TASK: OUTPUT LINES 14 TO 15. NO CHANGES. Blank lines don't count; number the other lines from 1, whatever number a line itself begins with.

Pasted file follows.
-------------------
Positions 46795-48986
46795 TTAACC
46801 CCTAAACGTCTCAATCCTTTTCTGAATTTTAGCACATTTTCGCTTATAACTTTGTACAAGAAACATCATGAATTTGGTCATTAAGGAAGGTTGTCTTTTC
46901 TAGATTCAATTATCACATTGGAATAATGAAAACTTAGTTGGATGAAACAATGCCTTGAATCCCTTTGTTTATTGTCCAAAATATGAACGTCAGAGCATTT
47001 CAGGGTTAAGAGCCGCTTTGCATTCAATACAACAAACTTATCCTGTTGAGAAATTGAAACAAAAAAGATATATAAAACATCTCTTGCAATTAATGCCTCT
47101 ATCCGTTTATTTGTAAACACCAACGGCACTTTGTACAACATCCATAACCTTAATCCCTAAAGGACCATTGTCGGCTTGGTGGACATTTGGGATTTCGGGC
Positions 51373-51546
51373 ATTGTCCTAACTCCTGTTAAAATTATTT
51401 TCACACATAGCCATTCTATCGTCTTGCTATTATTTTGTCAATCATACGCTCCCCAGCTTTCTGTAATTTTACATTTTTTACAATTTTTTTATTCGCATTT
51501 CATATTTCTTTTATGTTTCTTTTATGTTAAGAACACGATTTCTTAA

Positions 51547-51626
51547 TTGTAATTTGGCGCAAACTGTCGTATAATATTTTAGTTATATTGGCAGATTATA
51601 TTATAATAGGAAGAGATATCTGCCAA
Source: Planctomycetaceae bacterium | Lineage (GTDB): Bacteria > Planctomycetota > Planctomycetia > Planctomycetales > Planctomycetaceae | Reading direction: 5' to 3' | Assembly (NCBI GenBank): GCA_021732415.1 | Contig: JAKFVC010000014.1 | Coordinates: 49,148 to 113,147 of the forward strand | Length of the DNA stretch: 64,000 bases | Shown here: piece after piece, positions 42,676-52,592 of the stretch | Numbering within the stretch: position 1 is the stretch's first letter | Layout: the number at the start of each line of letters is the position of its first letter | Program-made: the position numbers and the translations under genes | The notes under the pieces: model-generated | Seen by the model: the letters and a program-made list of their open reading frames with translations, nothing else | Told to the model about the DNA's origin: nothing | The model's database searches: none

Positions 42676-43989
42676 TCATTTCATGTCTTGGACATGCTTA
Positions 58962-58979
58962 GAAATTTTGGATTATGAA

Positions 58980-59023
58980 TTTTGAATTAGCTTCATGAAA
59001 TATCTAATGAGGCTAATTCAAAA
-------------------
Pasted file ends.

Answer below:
Source: Planctomycetaceae bacterium | Lineage (GTDB): Bacteria > Planctomycetota > Planctomycetia > Planctomycetales > Planctomycetaceae | Reading direction: 5' to 3' | Assembly (NCBI GenBank): GCA_021732415.1 | Contig: JAKFVC010000014.1 | Coordinates: 49,148 to 113,147 of the forward strand | Length of the DNA stretch: 64,000 bases | Shown here: piece after piece, positions 42,676-52,592 of the stretch | Numbering within the stretch: position 1 is the stretch's first letter | Layout: the number at the start of each line of letters is the position of its first letter | Program-made: the position numbers and the translations under genes | The notes under the pieces: model-generated | Seen by the model: the letters and a program-made list of their open reading frames with translations, nothing else | Told to the model about the DNA's origin: nothing | The model's database searches: none

Positions 42676-43989